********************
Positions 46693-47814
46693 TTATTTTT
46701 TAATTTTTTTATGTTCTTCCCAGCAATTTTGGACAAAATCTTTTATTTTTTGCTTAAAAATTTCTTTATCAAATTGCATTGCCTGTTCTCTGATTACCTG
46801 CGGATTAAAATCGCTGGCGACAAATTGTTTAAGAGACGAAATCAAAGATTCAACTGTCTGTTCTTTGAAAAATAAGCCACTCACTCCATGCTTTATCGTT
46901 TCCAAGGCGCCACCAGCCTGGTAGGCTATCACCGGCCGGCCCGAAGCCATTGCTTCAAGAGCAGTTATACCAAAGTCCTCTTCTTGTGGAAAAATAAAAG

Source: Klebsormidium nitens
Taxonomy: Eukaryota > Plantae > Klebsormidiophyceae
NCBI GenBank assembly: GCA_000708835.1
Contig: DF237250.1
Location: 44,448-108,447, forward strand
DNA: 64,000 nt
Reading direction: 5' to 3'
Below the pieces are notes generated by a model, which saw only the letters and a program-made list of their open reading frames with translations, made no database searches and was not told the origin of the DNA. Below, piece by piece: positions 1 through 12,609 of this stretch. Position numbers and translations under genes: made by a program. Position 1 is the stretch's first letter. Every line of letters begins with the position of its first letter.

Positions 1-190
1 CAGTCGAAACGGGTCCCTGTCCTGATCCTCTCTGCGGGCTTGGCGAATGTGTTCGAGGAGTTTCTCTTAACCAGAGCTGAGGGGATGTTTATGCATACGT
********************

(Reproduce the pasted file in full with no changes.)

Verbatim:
Positions 46693-47814
46693 TTATTTTT
46701 TAATTTTTTTATGTTCTTCCCAGCAATTTTGGACAAAATCTTTTATTTTTTGCTTAAAAATTTCTTTATCAAATTGCATTGCCTGTTCTCTGATTACCTG
46801 CGGATTAAAATCGCTGGCGACAAATTGTTTAAGAGACGAAATCAAAGATTCAACTGTCTGTTCTTTGAAAAATAAGCCACTCACTCCATGCTTTATCGTT
46901 TCCAAGGCGCCACCAGCCTGGTAGGCTATCACCGGCCGGCCCGAAGCCATTGCTTCAAGAGCAGTTATACCAAAGTCCTCTTCTTGTGGAAAAATAAAAG

Source: Klebsormidium nitens
Taxonomy: Eukaryota > Plantae > Klebsormidiophyceae
NCBI GenBank assembly: GCA_000708835.1
Contig: DF237250.1
Location: 44,448-108,447, forward strand
DNA: 64,000 nt
Reading direction: 5' to 3'
Below the pieces are notes generated by a model, which saw only the letters and a program-made list of their open reading frames with translations, made no database searches and was not told the origin of the DNA. Below, piece by piece: positions 1 through 12,609 of this stretch. Position numbers and translations under genes: made by a program. Position 1 is the stretch's first letter. Every line of letters begins with the position of its first letter.

Positions 1-190
1 CAGTCGAAACGGGTCCCTGTCCTGATCCTCTCTGCGGGCTTGGCGAATGTGTTCGAGGAGTTTCTCTTAACCAGAGCTGAGGGGATGTTTATGCATACGT